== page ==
Karora emerges from the IIbalintja Soak

In the beginning all was darkness: night oppressed the earth like an impenetrable thicket. And the ancestor of the bandicoots, whose name was Karora, lay asleep in the ever lasting night, at the bottom of the soak of llbalintja, where there was not yet water. Above him the soil was red with flowers and overgrown with many grasses; and a great sacred pole swayed above him, which had sprung from the midst of the bed of flowers. At its root rested the head of Karora, whence it mounted upward toward the sky, as though to strike the vault of the heavens. It was a living creature, covered with a smooth skin, like the skin of a man.

Karora's head lay at the root of this great swaying pole, and had been resting thus from the beginning. But Karora was thinking: wishes and desires flashed through his mind. Bandicoots then began to come out of his navel and from his armpits. They burst through the sod above and sprang into life. Dawn began to break. The sun began to rise. And the bandicoot ancestor rose too: he burst through the crust that had covered him and the gaping hole that he left behind became llbalintja Soak, filled with the sweet dark juice of the honeysuckle buds.

The bandicoot ancestor now felt hungry, for the magic had gone out of his body. Feeling dazed, slowly fluttering his eyelids, he opened his eyes a little and, groping about in his dazed state, he felt a moving mass of bandicoots all around him. Seizing two, he cooked them in the white-hot sand close to where the sun stood, the sun's fingers providing him with the needed fire.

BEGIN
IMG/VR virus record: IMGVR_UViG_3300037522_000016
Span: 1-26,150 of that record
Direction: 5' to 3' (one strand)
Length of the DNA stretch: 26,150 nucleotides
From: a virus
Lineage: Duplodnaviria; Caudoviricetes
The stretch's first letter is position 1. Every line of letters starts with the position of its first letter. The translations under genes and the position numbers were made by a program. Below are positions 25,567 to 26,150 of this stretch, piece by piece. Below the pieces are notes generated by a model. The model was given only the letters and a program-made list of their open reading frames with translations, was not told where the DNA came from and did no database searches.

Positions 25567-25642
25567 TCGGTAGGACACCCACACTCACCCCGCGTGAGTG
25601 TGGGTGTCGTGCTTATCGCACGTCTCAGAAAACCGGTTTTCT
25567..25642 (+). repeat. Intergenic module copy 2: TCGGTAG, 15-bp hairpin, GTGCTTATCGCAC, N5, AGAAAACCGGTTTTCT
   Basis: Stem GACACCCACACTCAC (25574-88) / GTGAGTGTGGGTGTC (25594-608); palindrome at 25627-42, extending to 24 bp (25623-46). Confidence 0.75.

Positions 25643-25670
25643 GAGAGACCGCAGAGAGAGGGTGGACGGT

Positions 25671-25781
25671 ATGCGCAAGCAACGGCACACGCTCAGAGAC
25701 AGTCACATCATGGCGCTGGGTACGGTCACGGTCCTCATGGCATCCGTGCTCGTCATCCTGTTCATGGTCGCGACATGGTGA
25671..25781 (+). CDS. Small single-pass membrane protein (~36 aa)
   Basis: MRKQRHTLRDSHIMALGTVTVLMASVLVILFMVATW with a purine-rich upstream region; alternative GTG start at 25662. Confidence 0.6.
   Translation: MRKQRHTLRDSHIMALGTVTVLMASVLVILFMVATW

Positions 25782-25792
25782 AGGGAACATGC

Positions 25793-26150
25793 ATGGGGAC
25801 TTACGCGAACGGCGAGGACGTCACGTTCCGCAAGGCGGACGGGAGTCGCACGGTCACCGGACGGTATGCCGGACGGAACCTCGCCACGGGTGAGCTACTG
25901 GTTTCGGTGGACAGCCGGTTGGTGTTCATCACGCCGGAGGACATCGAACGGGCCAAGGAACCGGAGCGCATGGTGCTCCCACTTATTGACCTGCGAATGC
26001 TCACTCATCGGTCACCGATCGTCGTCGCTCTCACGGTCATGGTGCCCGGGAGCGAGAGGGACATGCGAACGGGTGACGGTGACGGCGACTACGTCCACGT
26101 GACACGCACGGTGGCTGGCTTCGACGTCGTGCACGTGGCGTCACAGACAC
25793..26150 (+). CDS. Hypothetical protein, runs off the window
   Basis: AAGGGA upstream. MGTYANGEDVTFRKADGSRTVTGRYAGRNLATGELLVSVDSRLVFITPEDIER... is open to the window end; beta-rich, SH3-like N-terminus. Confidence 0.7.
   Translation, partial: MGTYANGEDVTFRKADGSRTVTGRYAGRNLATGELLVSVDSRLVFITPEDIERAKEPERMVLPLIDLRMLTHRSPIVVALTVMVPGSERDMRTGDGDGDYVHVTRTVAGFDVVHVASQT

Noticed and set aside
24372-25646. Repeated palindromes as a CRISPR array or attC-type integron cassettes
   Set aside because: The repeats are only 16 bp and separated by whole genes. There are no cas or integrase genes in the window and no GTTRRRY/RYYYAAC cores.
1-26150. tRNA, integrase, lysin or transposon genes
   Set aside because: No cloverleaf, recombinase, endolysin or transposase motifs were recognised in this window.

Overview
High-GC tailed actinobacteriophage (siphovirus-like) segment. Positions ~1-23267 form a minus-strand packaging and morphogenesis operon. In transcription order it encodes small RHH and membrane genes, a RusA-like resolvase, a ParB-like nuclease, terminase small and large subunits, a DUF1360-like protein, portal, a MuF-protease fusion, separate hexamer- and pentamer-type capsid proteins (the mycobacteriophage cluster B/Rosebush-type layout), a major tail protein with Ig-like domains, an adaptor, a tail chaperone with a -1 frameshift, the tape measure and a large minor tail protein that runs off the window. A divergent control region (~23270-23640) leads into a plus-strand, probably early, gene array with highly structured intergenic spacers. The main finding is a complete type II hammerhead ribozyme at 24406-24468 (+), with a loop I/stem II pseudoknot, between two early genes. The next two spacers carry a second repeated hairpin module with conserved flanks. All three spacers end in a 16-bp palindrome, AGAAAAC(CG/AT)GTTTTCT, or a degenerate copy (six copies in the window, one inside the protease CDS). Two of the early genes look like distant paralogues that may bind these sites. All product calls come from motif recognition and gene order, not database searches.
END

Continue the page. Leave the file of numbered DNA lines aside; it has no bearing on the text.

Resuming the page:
Evening approached. The sun, hiding his face with a veil of hair string and his body with hair-string pendants, vanished from sight, and Karora, with his thoughts turning toward a helpmate, fell asleep, stretching his arms out to both sides. And while he slept there emerged from underneath his armpit something in the shape of a bull-roarer. It assumed human form and grew in one night to the stature of a young man fully grown. Karora, feeling that his arm was being oppressed with the weight of something heavy, awoke; and he saw his first-born son lying at his side, his head resting on his father's shoulder .

Dawn broke. Karora rose and sounded a loud, vibrating call. The son then stirred into life, got up, and danced a ceremonial dance around his father, who was now sitting adorned with full ceremonial designs worked in blood and feather-down. The son tottered and stumbled, being only half awake; but the father put his body and chest into a violent quiver, and the son placed his hands upon him. And when this had been done, the first ceremony came to an end.